“I imagine poets feel this same concern. If you read any free verse poetry you can see how the poet has made certain decisions for how to break the thoughts apart and structure them, often in a way that defies a system.”
Reference: Carousel, Volume 19, Spring/Summer Issue 2006, pg. 17-24
Speaking of rhythm and panel placement…
Another comics poet was Kenneth Koch, from the New York School of poetry. Known for his inventive combinations of words and images, Koch released a number of books over the years. One of his last books is The Art of the Possible: Comics Mainly without Pictures, which has been called “part journal, part sketchbook”. This collection of visually inventive poems are sure to inspire you and your students and provide for much discussion.
One of my particular favorites from this collection is “Different Kinds of Hemispheres”.
“Different Kinds of Hemispheres” By Kenneth Koch Northern Hemisphere. Southern Hemisphere. In every hemisphere, there is a different kind of life. Sometimes this causes problems. One day a man From the northern hemisphere Met and fell in love with A woman From the southern hemisphere. They married and had children - one boy and one girl- Who lived on the equator. They felt they had to.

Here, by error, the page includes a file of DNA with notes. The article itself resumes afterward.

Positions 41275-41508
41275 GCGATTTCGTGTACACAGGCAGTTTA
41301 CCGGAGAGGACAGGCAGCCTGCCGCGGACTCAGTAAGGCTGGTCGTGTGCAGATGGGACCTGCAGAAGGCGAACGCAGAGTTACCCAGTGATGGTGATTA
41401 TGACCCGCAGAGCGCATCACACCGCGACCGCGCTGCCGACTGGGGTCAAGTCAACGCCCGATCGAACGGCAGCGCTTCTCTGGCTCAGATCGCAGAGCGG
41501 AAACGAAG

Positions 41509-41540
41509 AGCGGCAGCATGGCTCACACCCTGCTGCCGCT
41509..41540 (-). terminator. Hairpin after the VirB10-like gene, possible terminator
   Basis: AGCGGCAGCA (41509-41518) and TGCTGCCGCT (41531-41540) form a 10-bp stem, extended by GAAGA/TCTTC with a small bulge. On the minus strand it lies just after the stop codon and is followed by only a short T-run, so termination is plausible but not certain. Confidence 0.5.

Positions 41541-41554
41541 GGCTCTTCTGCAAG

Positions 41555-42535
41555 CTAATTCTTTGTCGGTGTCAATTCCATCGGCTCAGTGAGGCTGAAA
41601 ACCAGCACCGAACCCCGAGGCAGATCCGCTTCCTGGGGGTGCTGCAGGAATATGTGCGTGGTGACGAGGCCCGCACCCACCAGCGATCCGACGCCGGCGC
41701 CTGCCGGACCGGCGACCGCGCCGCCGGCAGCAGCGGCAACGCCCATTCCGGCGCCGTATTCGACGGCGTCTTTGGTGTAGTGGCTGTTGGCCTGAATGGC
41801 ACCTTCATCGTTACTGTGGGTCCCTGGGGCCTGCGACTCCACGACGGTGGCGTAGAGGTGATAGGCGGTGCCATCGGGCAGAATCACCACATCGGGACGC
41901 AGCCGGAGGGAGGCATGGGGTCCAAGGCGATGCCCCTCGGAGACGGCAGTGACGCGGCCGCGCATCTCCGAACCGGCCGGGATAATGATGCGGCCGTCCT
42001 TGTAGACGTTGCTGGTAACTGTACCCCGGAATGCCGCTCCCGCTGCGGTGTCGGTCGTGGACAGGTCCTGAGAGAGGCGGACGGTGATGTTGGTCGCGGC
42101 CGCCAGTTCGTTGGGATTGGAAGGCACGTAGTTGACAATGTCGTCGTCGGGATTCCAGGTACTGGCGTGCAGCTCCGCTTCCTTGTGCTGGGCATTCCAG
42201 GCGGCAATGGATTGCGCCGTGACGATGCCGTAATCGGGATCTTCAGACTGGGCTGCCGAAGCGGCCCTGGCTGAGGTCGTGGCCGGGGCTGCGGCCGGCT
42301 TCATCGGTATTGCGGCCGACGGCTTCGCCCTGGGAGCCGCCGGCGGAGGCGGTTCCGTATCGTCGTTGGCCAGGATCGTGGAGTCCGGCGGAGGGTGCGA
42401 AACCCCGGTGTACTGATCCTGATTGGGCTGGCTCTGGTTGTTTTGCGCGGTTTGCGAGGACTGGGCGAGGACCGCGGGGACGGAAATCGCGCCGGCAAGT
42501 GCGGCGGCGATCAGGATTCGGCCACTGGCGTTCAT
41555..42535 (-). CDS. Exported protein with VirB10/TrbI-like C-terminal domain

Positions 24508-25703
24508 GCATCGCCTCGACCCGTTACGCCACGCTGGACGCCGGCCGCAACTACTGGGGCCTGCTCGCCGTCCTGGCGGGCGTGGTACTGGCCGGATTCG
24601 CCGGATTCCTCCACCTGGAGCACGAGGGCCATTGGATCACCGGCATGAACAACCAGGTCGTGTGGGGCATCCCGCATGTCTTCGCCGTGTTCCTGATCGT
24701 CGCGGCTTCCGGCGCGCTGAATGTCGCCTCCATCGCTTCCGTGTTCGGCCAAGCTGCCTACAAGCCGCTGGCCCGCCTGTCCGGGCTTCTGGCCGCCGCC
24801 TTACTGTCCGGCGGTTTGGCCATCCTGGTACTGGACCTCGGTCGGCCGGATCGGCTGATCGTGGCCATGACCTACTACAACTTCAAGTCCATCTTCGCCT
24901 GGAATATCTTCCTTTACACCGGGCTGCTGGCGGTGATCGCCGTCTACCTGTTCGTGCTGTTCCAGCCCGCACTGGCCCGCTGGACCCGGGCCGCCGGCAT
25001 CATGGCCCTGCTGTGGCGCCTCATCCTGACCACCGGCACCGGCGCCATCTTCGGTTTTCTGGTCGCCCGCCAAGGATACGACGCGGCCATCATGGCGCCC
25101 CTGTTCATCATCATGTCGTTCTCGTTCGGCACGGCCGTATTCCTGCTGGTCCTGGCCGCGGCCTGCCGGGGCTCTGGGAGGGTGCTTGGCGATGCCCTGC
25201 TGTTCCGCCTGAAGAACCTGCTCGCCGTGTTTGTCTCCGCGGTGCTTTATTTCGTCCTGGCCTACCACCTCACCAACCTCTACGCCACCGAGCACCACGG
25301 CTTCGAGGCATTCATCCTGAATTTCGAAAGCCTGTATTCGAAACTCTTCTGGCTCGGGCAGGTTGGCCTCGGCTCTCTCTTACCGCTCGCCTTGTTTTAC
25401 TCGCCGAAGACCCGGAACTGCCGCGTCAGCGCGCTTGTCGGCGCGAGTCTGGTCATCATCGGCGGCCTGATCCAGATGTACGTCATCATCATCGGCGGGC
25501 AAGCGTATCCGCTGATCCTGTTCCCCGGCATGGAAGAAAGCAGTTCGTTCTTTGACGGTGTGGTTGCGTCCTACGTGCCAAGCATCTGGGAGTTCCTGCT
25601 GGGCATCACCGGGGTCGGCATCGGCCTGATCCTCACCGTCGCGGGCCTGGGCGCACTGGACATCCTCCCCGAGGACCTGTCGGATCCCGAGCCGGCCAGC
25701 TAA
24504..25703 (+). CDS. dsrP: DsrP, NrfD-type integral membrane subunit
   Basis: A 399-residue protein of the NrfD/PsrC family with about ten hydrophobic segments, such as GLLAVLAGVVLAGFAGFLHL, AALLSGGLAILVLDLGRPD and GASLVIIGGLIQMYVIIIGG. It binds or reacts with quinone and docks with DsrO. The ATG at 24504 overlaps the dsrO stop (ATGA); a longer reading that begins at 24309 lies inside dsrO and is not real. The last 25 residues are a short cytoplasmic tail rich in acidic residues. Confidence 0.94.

There is something tremendously poignant and resonant in this poem, especially for children with divorced or separated parents. The text is meaningful, but as text alone it definitely loses some of it power. There is something about the visual, with its abstract lines, stark divisions between north and south, the boxed in phrases that are separated one from another, that lend the theme of the poem a metaphorical punch that isn’t there in the text alone.
The poems of Silverstein and Koch contain visuals and text that exists simultaneously, as far as we know without one preceding the other. As we saw when separating out the text from the visuals, the poems lose something. They are not meant to stand apart, but are meant to be experienced together. But that is not the only format for poetry comics. Many comics artists have collaborated with poets to create visual representations of their text-only poems, which in turn creates an entirely different experience. In such cases we are not only experiencing the voice of the original poet, but we are experiencing the poem as filtered through the mind of the artist – his or her own perception of the poem, its themes, and meanings.